Much as online learning compelled instructors to modify their approach to teaching and implement a new set of best practices, CBE programs offer a similar opportunity. The CBE approach inherently embeds a “guide on the side” stance, rather than a “sage on the stage.” Instructors must be prepared for changes in their traditional roles, for unbundled faculty models, for an academic calendar and workweek different from the traditional academic ones. When these dynamics are considered thoughtfully and carefully by faculty and administration and appropriate new or revised policies are implemented, the outcomes can be productive and constructive for both instructors and their CBE students.

What happens if you can’t really get more than a C+ or B-? Does this mean you can’t get an M for the competency? If so, how do you complete your degree?

Institutions are handling this in different ways. Some CBE programs allow students unlimited attempts to demonstrate mastery of each competency. If a student hasn’t demonstrated mastery in a challenging competency after seven tries, it’s time to keep working and prepare for an eighth attempt. This approach leaves it to students to decide when to throw in the towel. Theoretically, the student never loses the opportunity to complete the degree; if the student decides after 15 tries to withdraw from the program and institution, that is the student’s decision and not the institution’s. In the meantime, the student continues paying tuition, and the institution continues to provide services, even if the student doesn’t progress.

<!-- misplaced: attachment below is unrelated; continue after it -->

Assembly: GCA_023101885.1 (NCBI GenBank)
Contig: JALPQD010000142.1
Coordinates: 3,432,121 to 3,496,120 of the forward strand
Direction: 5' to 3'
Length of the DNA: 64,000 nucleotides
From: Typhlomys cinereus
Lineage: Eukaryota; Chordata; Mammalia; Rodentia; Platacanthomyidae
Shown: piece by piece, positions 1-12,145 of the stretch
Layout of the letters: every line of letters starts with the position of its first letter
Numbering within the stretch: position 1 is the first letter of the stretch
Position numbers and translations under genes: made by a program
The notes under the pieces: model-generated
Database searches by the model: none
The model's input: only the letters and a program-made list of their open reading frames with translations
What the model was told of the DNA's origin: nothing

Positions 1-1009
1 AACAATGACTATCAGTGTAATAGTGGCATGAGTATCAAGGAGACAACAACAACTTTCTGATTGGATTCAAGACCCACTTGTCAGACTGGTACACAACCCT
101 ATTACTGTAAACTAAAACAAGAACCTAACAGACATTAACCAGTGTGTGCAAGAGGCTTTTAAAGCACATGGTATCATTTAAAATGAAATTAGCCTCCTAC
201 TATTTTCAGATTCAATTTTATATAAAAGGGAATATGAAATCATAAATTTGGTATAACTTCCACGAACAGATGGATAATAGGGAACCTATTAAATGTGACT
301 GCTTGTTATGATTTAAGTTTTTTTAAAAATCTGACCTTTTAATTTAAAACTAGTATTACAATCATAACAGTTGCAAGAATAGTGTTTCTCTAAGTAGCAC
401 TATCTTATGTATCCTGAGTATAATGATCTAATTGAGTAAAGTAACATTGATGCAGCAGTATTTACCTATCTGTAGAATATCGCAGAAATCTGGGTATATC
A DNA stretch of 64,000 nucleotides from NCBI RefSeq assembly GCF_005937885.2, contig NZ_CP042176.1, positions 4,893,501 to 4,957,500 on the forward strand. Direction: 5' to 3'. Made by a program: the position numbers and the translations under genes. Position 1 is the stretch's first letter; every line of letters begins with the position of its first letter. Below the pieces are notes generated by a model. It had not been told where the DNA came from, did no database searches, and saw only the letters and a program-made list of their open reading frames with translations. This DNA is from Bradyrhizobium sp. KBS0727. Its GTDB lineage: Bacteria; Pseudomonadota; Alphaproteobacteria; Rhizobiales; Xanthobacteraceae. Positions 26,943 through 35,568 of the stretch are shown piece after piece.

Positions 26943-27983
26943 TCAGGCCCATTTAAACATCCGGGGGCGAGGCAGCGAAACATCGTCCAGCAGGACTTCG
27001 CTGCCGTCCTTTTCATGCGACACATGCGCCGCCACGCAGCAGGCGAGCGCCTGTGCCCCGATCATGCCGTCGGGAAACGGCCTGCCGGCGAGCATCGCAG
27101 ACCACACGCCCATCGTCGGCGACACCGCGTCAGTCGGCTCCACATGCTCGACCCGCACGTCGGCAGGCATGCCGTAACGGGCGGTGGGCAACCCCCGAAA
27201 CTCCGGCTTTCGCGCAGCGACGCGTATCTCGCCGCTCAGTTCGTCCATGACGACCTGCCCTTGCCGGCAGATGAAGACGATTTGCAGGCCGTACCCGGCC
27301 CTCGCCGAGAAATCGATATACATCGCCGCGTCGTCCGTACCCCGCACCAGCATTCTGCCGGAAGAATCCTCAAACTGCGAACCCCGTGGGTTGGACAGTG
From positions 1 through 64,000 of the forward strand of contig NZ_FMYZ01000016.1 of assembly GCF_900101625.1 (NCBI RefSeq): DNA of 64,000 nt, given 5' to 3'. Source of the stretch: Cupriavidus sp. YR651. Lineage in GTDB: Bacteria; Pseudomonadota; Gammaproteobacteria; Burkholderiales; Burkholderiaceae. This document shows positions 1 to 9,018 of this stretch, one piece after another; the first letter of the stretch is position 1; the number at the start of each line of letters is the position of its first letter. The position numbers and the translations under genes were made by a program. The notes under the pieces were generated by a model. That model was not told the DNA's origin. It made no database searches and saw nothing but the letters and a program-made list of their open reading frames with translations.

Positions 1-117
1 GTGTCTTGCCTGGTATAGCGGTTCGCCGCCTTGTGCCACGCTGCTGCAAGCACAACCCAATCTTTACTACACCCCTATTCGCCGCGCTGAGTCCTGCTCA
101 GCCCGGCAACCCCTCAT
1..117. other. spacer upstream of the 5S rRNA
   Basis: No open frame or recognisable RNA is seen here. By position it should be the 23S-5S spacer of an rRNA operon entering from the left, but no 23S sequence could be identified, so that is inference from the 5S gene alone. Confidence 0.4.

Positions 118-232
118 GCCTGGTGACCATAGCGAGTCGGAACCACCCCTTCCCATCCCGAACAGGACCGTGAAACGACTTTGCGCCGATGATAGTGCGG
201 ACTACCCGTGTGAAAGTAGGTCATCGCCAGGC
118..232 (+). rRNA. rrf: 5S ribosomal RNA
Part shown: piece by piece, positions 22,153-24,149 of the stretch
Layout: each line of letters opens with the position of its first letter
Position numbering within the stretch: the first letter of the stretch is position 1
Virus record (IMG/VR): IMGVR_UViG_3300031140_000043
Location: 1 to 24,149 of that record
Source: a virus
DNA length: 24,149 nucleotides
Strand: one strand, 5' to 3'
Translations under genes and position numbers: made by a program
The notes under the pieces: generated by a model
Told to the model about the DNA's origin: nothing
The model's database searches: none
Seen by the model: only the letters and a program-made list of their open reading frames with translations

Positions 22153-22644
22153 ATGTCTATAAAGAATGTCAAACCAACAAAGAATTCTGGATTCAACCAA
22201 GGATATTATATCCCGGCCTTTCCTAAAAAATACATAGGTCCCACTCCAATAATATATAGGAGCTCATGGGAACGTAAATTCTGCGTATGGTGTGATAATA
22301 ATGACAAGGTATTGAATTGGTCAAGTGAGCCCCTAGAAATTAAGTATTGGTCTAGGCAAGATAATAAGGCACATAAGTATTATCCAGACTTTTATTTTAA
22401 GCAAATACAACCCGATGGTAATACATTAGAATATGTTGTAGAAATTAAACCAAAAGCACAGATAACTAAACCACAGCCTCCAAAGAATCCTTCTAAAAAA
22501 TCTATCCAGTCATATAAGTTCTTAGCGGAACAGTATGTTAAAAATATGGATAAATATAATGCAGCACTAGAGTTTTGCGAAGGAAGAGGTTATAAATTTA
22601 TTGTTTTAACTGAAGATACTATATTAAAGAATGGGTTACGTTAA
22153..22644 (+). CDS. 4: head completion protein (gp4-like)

A second approach, in place at Brandman University, is to limit students’ attempts at completing each competency. In this framework, students who can’t achieve higher than C-level work on three consecutive attempts are no longer eligible to continue the program. Those students are encouraged to transfer into a different modality of the same program, which provides a higher-touch learning experience at a higher price point, since the low-touch CBE experience may not be effective for those students. In other words, a student beginning the Bachelor of Business Administration program in CBE modality may end up completing it in credit-based on-ground or traditional online modality. However, this approach requires that an institution offer programs in additional modalities beyond CBE.